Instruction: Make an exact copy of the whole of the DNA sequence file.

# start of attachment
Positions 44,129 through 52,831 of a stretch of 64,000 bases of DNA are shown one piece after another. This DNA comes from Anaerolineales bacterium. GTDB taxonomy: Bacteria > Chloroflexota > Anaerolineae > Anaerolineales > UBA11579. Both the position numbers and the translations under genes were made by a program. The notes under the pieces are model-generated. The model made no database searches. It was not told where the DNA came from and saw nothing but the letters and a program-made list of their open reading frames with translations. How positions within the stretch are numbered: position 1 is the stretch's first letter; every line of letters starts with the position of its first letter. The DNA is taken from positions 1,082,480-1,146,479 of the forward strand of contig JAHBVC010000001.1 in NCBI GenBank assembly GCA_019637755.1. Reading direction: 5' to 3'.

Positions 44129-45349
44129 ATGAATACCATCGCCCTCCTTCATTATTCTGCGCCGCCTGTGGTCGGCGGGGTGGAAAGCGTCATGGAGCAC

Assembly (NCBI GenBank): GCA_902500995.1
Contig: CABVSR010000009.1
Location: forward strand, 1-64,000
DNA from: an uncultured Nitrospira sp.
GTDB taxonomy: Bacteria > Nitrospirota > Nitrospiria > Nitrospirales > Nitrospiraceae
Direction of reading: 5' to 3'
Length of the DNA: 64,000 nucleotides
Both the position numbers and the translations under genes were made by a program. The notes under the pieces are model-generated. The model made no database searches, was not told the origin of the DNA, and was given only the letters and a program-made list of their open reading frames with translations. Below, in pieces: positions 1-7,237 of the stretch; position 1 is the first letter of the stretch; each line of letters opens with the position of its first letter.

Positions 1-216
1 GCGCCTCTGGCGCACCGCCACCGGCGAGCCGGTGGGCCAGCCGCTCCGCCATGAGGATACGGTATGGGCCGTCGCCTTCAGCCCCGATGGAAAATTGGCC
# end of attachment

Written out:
Positions 44,129 through 52,831 of a stretch of 64,000 bases of DNA are shown one piece after another. This DNA comes from Anaerolineales bacterium. GTDB taxonomy: Bacteria > Chloroflexota > Anaerolineae > Anaerolineales > UBA11579. Both the position numbers and the translations under genes were made by a program. The notes under the pieces are model-generated. The model made no database searches. It was not told where the DNA came from and saw nothing but the letters and a program-made list of their open reading frames with translations. How positions within the stretch are numbered: position 1 is the stretch's first letter; every line of letters starts with the position of its first letter. The DNA is taken from positions 1,082,480-1,146,479 of the forward strand of contig JAHBVC010000001.1 in NCBI GenBank assembly GCA_019637755.1. Reading direction: 5' to 3'.

Positions 44129-45349
44129 ATGAATACCATCGCCCTCCTTCATTATTCTGCGCCGCCTGTGGTCGGCGGGGTGGAAAGCGTCATGGAGCAC

Assembly (NCBI GenBank): GCA_902500995.1
Contig: CABVSR010000009.1
Location: forward strand, 1-64,000
DNA from: an uncultured Nitrospira sp.
GTDB taxonomy: Bacteria > Nitrospirota > Nitrospiria > Nitrospirales > Nitrospiraceae
Direction of reading: 5' to 3'
Length of the DNA: 64,000 nucleotides
Both the position numbers and the translations under genes were made by a program. The notes under the pieces are model-generated. The model made no database searches, was not told the origin of the DNA, and was given only the letters and a program-made list of their open reading frames with translations. Below, in pieces: positions 1-7,237 of the stretch; position 1 is the first letter of the stretch; each line of letters opens with the position of its first letter.

Positions 1-216
1 GCGCCTCTGGCGCACCGCCACCGGCGAGCCGGTGGGCCAGCCGCTCCGCCATGAGGATACGGTATGGGCCGTCGCCTTCAGCCCCGATGGAAAATTGGCC